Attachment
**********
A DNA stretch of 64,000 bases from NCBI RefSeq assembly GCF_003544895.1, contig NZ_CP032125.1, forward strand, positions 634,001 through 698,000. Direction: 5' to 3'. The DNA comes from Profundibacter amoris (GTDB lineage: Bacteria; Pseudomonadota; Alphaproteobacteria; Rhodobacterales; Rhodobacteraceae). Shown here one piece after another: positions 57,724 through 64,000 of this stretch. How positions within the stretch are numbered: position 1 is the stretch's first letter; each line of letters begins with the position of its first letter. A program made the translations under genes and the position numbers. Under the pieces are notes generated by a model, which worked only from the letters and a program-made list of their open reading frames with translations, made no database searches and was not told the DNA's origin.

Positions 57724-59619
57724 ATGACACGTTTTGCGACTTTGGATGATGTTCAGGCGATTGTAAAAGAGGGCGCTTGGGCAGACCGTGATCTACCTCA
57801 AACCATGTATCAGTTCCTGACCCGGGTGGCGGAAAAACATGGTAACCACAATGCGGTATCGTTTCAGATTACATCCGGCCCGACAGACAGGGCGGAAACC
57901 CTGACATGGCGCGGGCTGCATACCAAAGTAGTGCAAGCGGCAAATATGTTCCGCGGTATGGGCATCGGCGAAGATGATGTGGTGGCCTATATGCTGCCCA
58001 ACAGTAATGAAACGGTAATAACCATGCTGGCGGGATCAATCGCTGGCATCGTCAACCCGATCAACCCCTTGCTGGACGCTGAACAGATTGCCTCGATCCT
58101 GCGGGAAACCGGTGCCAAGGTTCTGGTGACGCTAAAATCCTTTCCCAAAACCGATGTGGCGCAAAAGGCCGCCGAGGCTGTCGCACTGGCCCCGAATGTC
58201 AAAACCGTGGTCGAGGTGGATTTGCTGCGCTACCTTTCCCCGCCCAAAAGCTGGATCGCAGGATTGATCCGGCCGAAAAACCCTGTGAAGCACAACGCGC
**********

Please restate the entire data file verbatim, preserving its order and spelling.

A DNA stretch of 64,000 bases from NCBI RefSeq assembly GCF_003544895.1, contig NZ_CP032125.1, forward strand, positions 634,001 through 698,000. Direction: 5' to 3'. The DNA comes from Profundibacter amoris (GTDB lineage: Bacteria; Pseudomonadota; Alphaproteobacteria; Rhodobacterales; Rhodobacteraceae). Shown here one piece after another: positions 57,724 through 64,000 of this stretch. How positions within the stretch are numbered: position 1 is the stretch's first letter; each line of letters begins with the position of its first letter. A program made the translations under genes and the position numbers. Under the pieces are notes generated by a model, which worked only from the letters and a program-made list of their open reading frames with translations, made no database searches and was not told the DNA's origin.

Positions 57724-59619
57724 ATGACACGTTTTGCGACTTTGGATGATGTTCAGGCGATTGTAAAAGAGGGCGCTTGGGCAGACCGTGATCTACCTCA
57801 AACCATGTATCAGTTCCTGACCCGGGTGGCGGAAAAACATGGTAACCACAATGCGGTATCGTTTCAGATTACATCCGGCCCGACAGACAGGGCGGAAACC
57901 CTGACATGGCGCGGGCTGCATACCAAAGTAGTGCAAGCGGCAAATATGTTCCGCGGTATGGGCATCGGCGAAGATGATGTGGTGGCCTATATGCTGCCCA
58001 ACAGTAATGAAACGGTAATAACCATGCTGGCGGGATCAATCGCTGGCATCGTCAACCCGATCAACCCCTTGCTGGACGCTGAACAGATTGCCTCGATCCT
58101 GCGGGAAACCGGTGCCAAGGTTCTGGTGACGCTAAAATCCTTTCCCAAAACCGATGTGGCGCAAAAGGCCGCCGAGGCTGTCGCACTGGCCCCGAATGTC
58201 AAAACCGTGGTCGAGGTGGATTTGCTGCGCTACCTTTCCCCGCCCAAAAGCTGGATCGCAGGATTGATCCGGCCGAAAAACCCTGTGAAGCACAACGCGC